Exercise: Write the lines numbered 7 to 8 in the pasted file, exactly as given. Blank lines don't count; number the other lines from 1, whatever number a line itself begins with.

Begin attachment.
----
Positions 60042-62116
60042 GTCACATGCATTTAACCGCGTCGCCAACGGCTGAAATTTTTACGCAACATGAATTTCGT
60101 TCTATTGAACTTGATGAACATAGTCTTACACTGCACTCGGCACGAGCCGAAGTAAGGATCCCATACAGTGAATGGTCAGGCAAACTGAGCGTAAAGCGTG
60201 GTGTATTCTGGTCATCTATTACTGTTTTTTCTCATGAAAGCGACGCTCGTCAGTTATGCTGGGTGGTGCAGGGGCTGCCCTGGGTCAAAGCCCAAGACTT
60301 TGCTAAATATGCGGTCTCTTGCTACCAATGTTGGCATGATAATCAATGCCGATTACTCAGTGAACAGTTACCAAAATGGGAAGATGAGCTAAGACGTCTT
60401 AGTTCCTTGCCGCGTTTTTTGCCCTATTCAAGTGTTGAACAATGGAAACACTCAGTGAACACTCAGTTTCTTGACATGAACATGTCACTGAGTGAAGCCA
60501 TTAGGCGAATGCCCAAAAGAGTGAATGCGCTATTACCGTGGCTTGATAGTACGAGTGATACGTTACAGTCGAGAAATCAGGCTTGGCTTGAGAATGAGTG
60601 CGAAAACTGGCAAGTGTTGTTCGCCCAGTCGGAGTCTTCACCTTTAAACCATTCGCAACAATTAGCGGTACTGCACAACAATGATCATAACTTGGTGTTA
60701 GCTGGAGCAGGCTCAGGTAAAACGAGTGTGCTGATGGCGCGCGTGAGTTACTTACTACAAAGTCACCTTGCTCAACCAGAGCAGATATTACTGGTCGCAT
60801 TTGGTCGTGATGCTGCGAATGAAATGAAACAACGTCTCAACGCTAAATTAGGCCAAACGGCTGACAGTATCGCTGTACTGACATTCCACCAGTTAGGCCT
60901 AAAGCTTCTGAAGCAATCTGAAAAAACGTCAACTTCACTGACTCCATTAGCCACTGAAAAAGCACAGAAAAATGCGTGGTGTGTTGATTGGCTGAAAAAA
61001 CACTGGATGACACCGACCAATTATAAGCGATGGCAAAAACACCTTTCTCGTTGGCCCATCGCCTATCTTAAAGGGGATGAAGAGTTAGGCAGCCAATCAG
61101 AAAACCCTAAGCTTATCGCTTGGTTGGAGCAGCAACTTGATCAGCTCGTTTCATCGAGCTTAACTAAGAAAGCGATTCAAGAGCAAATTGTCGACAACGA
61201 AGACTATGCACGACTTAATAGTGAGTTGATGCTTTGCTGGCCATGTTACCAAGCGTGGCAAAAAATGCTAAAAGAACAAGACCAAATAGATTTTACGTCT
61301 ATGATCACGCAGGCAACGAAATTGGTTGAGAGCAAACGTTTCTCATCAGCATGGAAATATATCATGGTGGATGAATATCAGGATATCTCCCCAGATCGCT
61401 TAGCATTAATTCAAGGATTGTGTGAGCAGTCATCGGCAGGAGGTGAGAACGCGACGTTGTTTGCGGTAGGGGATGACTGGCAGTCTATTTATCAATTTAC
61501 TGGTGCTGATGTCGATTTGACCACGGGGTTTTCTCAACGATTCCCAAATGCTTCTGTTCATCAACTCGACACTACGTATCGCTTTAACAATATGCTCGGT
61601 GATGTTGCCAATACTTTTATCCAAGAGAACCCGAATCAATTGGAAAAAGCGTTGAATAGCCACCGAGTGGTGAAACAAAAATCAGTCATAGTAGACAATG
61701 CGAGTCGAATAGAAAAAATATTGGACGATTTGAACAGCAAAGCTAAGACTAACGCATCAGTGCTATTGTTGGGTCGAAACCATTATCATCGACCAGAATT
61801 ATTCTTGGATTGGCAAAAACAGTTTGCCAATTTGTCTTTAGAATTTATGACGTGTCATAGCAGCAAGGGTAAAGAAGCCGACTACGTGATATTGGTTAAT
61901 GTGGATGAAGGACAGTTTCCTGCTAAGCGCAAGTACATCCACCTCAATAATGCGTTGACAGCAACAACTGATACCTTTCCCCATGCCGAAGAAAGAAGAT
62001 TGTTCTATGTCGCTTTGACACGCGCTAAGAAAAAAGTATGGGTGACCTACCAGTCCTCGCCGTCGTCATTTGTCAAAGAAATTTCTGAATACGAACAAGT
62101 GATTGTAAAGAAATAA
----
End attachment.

60501 TTAGGCGAATGCCCAAAAGAGTGAATGCGCTATTACCGTGGCTTGATAGTACGAGTGATACGTTACAGTCGAGAAATCAGGCTTGGCTTGAGAATGAGTG
60601 CGAAAACTGGCAAGTGTTGTTCGCCCAGTCGGAGTCTTCACCTTTAAACCATTCGCAACAATTAGCGGTACTGCACAACAATGATCATAACTTGGTGTTA